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2-min read

Nandita Das says Kabir Singh's Success is a 'Celebration of Misogyny'

Actress and filmmaker Nandita Das talked about how Kabir Singh's box office success, despite criticism, shows a depiction of the society we live in.

News18.com

Updated:November 17, 2019, 9:06 AM IST
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Nandita Das says Kabir Singh's Success is a 'Celebration of Misogyny'
Image: Instagram

Actress and filmmaker Nandita Das recently said in an interview that Shahid Kapoor and Kiara Advani starrer Kabir Singh's success was a celebration of misogyny. The Manto filmmaker, who did not mince her words, said that the film's success at the box office, where it made around Rs 380 crore, was a depiction of the society we live in.

“Whether it’s a propaganda film or a regressive film like Kabir Singh, there are two ways. One, where we look inwards: can we become more discerning? Can we choose not to watch it and enable more of the same? If I don’t like a Kabir Singh, I will talk about how misogynistic that film is. I will express dissent. But at the same time, cinema is also a reflection of society. If such a film is being made and it does well, what does that say about us?" she said, in an interview with Huffington Post.

"The audience is complicit. Even politically, there’s a complicity in all of us if we’re letting it—whatever that is going on—happen. It’s a scary, slippery slope: in the name of freedom, we don’t want hate speeches, we don’t want propaganda, we don’t want misogyny,” she said.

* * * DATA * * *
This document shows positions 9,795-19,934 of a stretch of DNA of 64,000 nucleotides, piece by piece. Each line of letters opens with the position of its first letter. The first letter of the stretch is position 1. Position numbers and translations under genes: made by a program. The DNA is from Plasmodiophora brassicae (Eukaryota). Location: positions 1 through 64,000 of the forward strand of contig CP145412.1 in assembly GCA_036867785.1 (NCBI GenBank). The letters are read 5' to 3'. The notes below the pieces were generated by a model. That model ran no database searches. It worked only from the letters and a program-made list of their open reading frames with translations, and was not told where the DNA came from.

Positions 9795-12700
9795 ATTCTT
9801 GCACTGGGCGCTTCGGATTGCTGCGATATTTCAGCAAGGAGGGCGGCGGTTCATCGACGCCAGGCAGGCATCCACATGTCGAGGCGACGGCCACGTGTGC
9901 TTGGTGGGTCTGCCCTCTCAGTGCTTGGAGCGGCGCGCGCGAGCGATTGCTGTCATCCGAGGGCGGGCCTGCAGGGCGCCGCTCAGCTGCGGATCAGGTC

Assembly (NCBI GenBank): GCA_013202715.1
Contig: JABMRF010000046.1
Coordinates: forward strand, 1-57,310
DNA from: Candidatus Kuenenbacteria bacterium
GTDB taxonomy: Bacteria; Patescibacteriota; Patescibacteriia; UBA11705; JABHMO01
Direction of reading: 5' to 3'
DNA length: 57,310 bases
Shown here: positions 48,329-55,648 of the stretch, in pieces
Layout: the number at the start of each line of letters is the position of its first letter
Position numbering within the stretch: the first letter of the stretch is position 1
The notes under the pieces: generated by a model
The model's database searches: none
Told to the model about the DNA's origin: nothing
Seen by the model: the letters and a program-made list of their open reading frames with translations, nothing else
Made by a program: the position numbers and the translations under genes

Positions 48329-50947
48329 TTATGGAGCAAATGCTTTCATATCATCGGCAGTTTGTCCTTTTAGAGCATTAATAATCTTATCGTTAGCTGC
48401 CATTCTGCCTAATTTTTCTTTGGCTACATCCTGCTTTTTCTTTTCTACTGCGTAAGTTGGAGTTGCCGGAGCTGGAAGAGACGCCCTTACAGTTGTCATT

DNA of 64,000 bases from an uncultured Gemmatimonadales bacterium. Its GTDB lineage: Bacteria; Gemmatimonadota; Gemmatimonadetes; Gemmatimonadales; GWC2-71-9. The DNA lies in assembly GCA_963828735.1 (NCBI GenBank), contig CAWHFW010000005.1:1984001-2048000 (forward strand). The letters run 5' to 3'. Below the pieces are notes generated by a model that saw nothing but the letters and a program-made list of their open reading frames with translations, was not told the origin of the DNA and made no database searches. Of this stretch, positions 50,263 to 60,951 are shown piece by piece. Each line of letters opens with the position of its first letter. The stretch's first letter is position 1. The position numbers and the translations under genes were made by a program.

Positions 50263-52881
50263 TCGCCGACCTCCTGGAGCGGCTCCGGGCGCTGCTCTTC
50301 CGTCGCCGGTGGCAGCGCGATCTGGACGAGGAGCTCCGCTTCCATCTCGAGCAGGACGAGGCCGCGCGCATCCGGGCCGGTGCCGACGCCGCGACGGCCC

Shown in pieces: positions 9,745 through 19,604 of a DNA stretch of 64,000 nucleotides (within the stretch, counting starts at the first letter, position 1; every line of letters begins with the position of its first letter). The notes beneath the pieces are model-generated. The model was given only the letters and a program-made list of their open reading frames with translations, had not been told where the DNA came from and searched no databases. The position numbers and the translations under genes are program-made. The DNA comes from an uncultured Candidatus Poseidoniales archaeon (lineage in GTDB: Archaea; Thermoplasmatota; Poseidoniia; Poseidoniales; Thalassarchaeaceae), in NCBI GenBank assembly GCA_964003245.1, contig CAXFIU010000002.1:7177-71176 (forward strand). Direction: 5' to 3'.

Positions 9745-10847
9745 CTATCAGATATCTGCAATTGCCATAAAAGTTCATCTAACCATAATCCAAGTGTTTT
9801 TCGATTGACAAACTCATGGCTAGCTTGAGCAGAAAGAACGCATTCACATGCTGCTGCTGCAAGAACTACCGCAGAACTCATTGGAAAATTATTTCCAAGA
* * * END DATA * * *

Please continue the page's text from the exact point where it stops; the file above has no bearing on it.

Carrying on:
“The success is, in straightforward terms, indicative of societal numbness, apathy and brutal celebration of misogyny. The success just validates a certain male narrative where you’re okay being violent towards women,” she further added.

Nandita Das recently helmed Manto, a biopic on the writer Saadat Hasan Manto, who fought for freedom of speech. She also said that she did not think that censorship of cinema was an answer. She gave an example of her own son and made a parallel comparison with films like Kabir Singh and over-reliance on gadgets. She said that she tried her best to give her son other options to spend time such as going to a museum.

"So in terms of cinema, we ought to create alternative narratives. Give people more options. That’s how you cultivate a discerning culture. When people have the ability and the choice to weigh a misogynistic film with something that isn’t, a film that shakes you up and makes you ask questions. If nothing, maybe they’ll have debate,” she said.

Kabir Singh received a lot of criticism for romanticising violence and obsession in a relationship.

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